I’ve covered this in various forms over the last few years, but I’m going to be explicit right now. From my viewpoint as a current hybrid of Sourcer and Full Lifecycle Recruiter, there are five main reasons.
- You, the employer, have unrealistic expectations of what a Sourcer can produce
- Misunderstanding of what the role of a Sourcer does
- Not emphasizing the partnerships between Sourcing and Account Management
- Lack of respect and viewing Sourcing as a senior function
- Underpaying Sourcers
First of all, before you can hire someone to fill this elusive role, you need to understand what we do and what we DON’T do.
There are two basic types of sourcing: transactional and strategic. Be clear on what you are looking for. If you are looking for someone to quickly fill up a profile pipeline, that is a transactional role. If you are looking to build talent communities and conduct in-depth competitive intelligence, that is strategic sourcing. Different recruiters have different skills and interests. Looking for someone to just go online and conduct Boolean searches for low hanging fruit such as job boards and LinkedIn profiles means you are looking for an Internet Recruiter. This is certainly a great first step in teaching someone the basics of the Sourcing function, but it is by no means the way to evaluate senior talent that is going to help build your employment brand. You have to understand the process, and create deliverable metrics that are realistic and attainable.
A truly senior professional can help you identify not just individuals but business and early market trends. They also understand who the leaders and visionaries that are blazing those trails are. They are hooked into all social media channels, are early adopters of new tools and techniques, they think outside the box when it comes to ways of connecting with candidates, and most importantly you trust them to *pick up the phone* and form personal relationships with potential candidates. These are the recruiters that keep a personal CRM or LinkedIn list that follows them throughout their careers and benefits their employers with referrals and calls when a rock star first thinks of making a career change.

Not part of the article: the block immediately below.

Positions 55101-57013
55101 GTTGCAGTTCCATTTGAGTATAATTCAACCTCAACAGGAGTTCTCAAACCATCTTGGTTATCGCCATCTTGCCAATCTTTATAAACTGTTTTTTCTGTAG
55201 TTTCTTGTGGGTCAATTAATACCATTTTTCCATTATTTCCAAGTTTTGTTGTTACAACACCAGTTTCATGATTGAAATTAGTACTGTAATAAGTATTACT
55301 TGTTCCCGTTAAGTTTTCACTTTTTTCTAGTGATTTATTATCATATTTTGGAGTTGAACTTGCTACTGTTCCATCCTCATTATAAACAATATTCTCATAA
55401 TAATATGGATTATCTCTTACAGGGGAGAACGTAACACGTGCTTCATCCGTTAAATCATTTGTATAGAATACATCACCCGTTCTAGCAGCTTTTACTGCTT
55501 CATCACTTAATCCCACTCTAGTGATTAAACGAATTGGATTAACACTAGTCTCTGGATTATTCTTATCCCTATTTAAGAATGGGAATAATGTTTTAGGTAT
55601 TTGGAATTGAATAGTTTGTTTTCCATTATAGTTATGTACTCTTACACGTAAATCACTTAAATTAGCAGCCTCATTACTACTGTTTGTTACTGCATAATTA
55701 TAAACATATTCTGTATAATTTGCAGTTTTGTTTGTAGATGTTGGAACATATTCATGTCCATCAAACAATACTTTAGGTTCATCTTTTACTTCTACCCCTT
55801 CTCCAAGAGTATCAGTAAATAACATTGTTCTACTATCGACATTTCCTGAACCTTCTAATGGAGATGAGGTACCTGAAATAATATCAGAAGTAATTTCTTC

I’ve worked on many teams comprised of Account Management and Sourcing Recruiters. And notice that I consider both of them to be the same profession: recruiters. Unless a Sourcer is employed in a centralized team, if they are working with Account Managers, they need to be involved in the recruiting lifecycle from the outset when a requisition is opened. The most successful roles I have filled were equal partnerships, with a clearly delineated “hand off” process (usually at the point after I had conducted a phone screen). I had access to the hiring manager for questions and had a thorough understanding of the position, team and product/service and was involved from the first requisition review in strategizing. The most ineffective sourcing roles involved Account Managers that just expected me to hand them a bunch of resumes every week.
In an interview I had as a candidate, I spoke to a Global Director of Recruiting. One of the topics we discussed was the perception that Sourcing was somehow less complex or demanding an aspect of recruiting than account management and closing candidates. I’ve seen this time and again. Local Seattle companies cannot hire enough contract Sourcers, but they only allocate a very small percentage of their actual full time headcount for Sourcing. Those companies that DO hire full time Sourcers level them lower and pay them less money. When I see announcements for Sourcers with ranges that pay less for a Sourcer than for a full lifecycle professional, I will often call them out on it. It’s an insult, quite frankly. If you don’t value the person that is building that first all-important employment impression with a candidate, how can you believe they will evangelize your company or organization to the best of their abilities?